Chiangrai Times – Any visitor to Chiangrai cannot fail to recognize the richness and obvious affluence that abound in this northern most province. Its proximity to the Golden Triangle has influenced the development of the land and only here does one see fenced-off properties, farmhouses, hedgerows and smooth four-lane highways never in need of repair.
There is more to the province than this, of course, with some of the most challenging back roads in Thailand also being here. However, the overriding impression is one of almost a different country. This diversity should, perhaps, be the alternative traveler’s initial reason for visiting the Golden Far North.
The riches of Chiangrai province can be instantaneously compared when making an excursion into Myanmar at the border crossing of Mae Sai. The poverty on the Myanmar side is all too blatant and far more obvious than at other Myanmar crossings. The cross-border visit does not require a visa, nor is your passport stamped. All that you need are two photocopies of your passport details and a fee, usually five dollars.
From Mae Sai border excursions can be made to the Royal Mountain project at Doi Toong and eastwards to the opium museum at the Golden Triangle itself. Chiang Saen is a small distance beyond this.
Westwards is mae Salong and Thaton with its Maekok River Lodge and onwards to Fang and mae Hong Son along some of the least used (you’ll find out why) roads in Thailand. There is spectacular scenery all along the way.
Doi Toong is now a fully developed Royal project. Basically a whole mountain range overlooking Burmese territory, it now affords visitors not only grand vistas but also home-grown Thai coffee and tea, soft fruits and temperate vegetables. All have been introduced into hilltribe farming patterns and now contribute greatly to the economies of many villages as a substitute for the declining opium crop farming, which is all but eliminated from Thai soil now. Wat Doi Toong itself, perched like a nest on the final hilltop, is an important pilgrimage center for Thai people and there is day-long temple activity here.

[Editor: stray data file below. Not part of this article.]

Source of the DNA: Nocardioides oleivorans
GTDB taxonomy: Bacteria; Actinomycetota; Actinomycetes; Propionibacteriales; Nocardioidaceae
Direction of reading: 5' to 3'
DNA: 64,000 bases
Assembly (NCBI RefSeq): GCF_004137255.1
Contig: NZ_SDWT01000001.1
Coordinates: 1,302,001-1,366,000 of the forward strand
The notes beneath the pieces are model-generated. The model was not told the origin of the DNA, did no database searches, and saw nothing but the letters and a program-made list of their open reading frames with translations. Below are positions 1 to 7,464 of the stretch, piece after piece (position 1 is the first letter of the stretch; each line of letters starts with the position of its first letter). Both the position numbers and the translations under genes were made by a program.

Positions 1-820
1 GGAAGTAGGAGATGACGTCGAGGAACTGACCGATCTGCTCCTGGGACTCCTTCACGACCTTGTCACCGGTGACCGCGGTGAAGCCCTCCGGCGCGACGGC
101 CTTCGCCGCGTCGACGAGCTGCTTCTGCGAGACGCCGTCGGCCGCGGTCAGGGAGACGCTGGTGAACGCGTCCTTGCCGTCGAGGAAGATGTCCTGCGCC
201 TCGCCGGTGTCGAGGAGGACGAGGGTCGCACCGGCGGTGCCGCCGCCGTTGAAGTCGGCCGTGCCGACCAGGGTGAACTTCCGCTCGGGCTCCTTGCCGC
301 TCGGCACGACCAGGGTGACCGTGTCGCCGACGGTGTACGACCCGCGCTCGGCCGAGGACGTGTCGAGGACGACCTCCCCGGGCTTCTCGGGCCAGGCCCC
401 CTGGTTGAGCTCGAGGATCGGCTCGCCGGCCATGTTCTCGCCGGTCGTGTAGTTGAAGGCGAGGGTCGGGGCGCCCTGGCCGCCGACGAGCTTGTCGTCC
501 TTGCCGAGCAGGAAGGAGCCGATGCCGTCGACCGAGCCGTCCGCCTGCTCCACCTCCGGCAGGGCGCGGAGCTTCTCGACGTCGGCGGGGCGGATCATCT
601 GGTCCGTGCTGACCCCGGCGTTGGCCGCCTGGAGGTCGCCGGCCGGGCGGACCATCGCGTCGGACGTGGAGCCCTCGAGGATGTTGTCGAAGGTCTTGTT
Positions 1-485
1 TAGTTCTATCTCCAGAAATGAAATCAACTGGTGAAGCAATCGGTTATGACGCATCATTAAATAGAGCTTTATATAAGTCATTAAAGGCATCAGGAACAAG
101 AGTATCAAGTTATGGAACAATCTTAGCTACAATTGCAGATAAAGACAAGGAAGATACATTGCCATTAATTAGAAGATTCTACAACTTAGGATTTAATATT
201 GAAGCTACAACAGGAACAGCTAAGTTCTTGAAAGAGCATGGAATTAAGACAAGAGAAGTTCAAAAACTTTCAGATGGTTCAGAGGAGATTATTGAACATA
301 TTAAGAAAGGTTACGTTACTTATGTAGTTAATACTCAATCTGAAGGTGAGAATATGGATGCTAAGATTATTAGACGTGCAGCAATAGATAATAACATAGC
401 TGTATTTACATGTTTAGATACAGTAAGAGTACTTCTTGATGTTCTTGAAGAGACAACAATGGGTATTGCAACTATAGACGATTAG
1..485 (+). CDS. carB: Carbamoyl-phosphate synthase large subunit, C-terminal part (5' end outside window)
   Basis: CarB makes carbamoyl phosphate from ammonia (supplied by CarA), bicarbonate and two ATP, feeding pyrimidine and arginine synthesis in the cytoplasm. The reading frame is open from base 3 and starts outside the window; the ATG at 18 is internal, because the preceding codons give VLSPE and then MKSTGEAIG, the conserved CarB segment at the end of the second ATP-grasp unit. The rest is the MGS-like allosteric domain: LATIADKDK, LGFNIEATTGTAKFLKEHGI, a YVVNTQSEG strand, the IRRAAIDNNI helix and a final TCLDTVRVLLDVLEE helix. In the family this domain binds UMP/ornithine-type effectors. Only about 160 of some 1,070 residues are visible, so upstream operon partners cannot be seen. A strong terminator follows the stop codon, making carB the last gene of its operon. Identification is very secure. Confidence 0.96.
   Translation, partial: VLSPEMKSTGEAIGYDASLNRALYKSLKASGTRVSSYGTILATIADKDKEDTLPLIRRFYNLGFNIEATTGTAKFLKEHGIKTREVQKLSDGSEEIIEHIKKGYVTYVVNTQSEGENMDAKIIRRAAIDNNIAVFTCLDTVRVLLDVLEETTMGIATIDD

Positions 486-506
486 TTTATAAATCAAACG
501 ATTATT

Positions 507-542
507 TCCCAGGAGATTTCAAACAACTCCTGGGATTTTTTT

If time allows, and you have a good map, the alternative route via Doi Pa Mi to Doi Toong should be taken from Mae Sai rather than the main highway headed towards Mae Chan. The road hugs the border and is one of the more spectacular routes in the north.
The Golden Triangle is, by now, quite well-frequented by tourists and there is little hope of avoiding crowds at the center point – a plaque depicting the meeting place of the three countries, Thailand, Myanmar and Laos. However, pleasant enough river trips on the mighty Mekong can be taken as well as meals at riverside restaurants (watch for more peaceful locations between the triangle and Chiang Saen).
The Imperial Golden Triangle Hotel allows perhaps the best views, especially around breakfast time, with many early movements on the river. Long tailed boats flit from country to country in a flash, adding to the sense of intrigue that lingers at this infamous meeting place.
As well as the well-documented and informative Opium Museum, Chiang Saen, the old river capitol of Lanna, should be visited. Very pleasant afternoons can be spent on the terraced riverside after a market trip.
Further down river from Chiang Saen is the up and coming border point of Chiang Khong. From here, entry to Laos can be made with day river trips to Luang Prabang departing every morning. A longer (slow boat) trip can be made with an overnight stop en route at the village of Pakbeng. Traveling to Chiang Khong gives one a real feeling of being in the backwaters of the country and if that’s what you are looking for then take the trip and use it as an entry to Laos.